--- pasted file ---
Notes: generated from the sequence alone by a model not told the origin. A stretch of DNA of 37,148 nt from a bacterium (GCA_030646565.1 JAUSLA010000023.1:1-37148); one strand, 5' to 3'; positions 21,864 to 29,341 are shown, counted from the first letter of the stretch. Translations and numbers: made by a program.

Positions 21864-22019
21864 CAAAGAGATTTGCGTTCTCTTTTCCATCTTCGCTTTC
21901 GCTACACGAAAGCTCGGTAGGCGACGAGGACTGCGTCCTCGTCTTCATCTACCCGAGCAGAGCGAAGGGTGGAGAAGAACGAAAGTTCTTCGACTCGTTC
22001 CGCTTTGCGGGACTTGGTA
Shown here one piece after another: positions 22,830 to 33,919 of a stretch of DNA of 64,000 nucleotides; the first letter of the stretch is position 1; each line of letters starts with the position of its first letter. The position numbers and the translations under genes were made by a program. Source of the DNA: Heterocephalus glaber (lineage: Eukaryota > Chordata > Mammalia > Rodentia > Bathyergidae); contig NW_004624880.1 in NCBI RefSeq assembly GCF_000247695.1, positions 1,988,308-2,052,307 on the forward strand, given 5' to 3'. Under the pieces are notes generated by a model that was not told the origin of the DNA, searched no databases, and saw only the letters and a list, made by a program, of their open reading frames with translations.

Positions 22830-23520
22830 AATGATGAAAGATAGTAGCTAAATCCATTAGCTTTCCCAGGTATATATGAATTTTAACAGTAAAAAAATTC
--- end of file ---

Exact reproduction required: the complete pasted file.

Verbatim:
Notes: generated from the sequence alone by a model not told the origin. A stretch of DNA of 37,148 nt from a bacterium (GCA_030646565.1 JAUSLA010000023.1:1-37148); one strand, 5' to 3'; positions 21,864 to 29,341 are shown, counted from the first letter of the stretch. Translations and numbers: made by a program.

Positions 21864-22019
21864 CAAAGAGATTTGCGTTCTCTTTTCCATCTTCGCTTTC
21901 GCTACACGAAAGCTCGGTAGGCGACGAGGACTGCGTCCTCGTCTTCATCTACCCGAGCAGAGCGAAGGGTGGAGAAGAACGAAAGTTCTTCGACTCGTTC
22001 CGCTTTGCGGGACTTGGTA
Shown here one piece after another: positions 22,830 to 33,919 of a stretch of DNA of 64,000 nucleotides; the first letter of the stretch is position 1; each line of letters starts with the position of its first letter. The position numbers and the translations under genes were made by a program. Source of the DNA: Heterocephalus glaber (lineage: Eukaryota > Chordata > Mammalia > Rodentia > Bathyergidae); contig NW_004624880.1 in NCBI RefSeq assembly GCF_000247695.1, positions 1,988,308-2,052,307 on the forward strand, given 5' to 3'. Under the pieces are notes generated by a model that was not told the origin of the DNA, searched no databases, and saw only the letters and a list, made by a program, of their open reading frames with translations.

Positions 22830-23520
22830 AATGATGAAAGATAGTAGCTAAATCCATTAGCTTTCCCAGGTATATATGAATTTTAACAGTAAAAAAATTC